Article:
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Ashley

Compassion for other users

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I agree that sometimes a direct approach is necessary.  I have had people on the forum be very direct with me in the past, and this has been some of the most helpful advice I've ever received - sometimes you just need someone to make you see.  I don't see this as lacking in compassion at all. 

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For what it's worth dksea, I've never noticed you be anything other than compassionate and understanding.

For me, I think the key is not to make assumptions about a person who is posting - it's not really possible to know a person's full personality, history and problems based on a few short paragraphs they have written on a public Internet forum. They may have experienced serious childhood abuse, they may have learning difficulties etc. In real life, face to face, it is much easier to assess a person and speak to them accordingly, eg speaking more simply to a young teenager, but this is less easy over the Internet. For example, because of who I am, I personally find the tough love approach to be hurtful and patronising, not helpful, but I can see that for other people it is in fact helpful. So, I would say get to know a person on the forums first before going down the tough love approach and be sensitive to new users and remember we are OCD sufferers, not professionals, so our knowledge of wider issues is limited. 

Edited by Wren

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17 minutes ago, Wren said:

For what it's worth dksea, I've never noticed you be anything other than compassionate and understanding.

For me, I think the key is not to make assumptions about a person who is posting - it's not really possible to know a person's full personality, history and problems based on a few short paragraphs they have written on a public Internet forum. They may have experienced serious childhood abuse, they may have learning difficulties etc. In real life, face to face, it is much easier to assess a person and speak to them accordingly, eg speaking more simply to a young teenager, but this is less easy over the Internet. For example, because of who I am, I personally find the tough love approach to be hurtful and patronising, not helpful, but I can see that for other people it is in fact helpful. So, I would say get to know a person on the forums first before going down the tough love approach and be sensitive to new users and remember we are OCD sufferers, not professionals, so our knowledge of wider issues is limited.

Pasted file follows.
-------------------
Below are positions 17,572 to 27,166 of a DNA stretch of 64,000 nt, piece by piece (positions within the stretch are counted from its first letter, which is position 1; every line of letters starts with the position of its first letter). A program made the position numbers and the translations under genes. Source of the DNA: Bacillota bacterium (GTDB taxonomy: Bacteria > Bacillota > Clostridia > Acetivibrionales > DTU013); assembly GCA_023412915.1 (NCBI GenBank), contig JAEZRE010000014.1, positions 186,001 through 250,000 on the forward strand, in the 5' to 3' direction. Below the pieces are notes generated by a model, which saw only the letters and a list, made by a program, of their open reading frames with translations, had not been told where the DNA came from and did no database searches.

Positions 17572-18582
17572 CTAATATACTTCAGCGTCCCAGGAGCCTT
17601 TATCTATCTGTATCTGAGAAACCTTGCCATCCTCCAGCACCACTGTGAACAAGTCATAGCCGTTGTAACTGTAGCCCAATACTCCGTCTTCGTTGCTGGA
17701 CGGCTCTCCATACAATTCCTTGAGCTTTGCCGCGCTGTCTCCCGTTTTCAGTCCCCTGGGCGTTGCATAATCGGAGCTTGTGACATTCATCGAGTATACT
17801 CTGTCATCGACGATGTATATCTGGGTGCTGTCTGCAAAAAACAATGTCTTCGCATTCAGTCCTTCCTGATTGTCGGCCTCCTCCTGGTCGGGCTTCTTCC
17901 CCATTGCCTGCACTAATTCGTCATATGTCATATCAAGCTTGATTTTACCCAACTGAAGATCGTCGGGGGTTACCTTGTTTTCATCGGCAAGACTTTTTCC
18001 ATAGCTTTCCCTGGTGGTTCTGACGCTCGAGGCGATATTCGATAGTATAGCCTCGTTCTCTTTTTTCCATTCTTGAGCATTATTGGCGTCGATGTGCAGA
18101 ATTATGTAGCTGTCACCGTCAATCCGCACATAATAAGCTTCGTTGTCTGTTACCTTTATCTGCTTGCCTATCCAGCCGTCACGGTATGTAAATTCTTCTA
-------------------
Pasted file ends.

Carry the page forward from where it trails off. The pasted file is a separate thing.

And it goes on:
This is a very good point wren x 

I think the tough love approach - for me - is only effective if it's coming from someone I have built a positive dynamic with previously. If it's coming from someone I know has my best interests at heart, based on previous encounters, then I take it in that spirit. 

Edited by gingerbreadgirl

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7 hours ago, OCDhavenobrain said:

It all comes down to a certain donation, if that donation was made then I think Ashley have more knowledge than me.

Sorry, would you care to elaborate on what you mean by a certain donation being made?

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2 hours ago, Wren said:

For what it's worth dksea, I've never noticed you be anything other than compassionate and understanding.

For me, I think the key is not to make assumptions about a person who is posting - it's not really possible to know a person's full personality, history and problems based on a few short paragraphs they have written on a public Internet forum. They may have experienced serious childhood abuse, they may have learning difficulties etc. In real life, face to face, it is much easier to assess a person and speak to them accordingly, eg speaking more simply to a young teenager, but this is less easy over the Internet. For example, because of who I am, I personally find the tough love approach to be hurtful and patronising, not helpful, but I can see that for other people it is in fact helpful. So, I would say get to know a person on the forums first before going down the tough love approach and be sensitive to new users and remember we are OCD sufferers, not professionals, so our knowledge of wider issues is limited. 

Some very wise words Wren :) 

It could also be down to what they have been taught themselves, so they are giving advice on what they assume to be correct? It's also how we as individuals interpret what another user is saying. It's quite easy to miss interpret a text sometimes and the same applies here.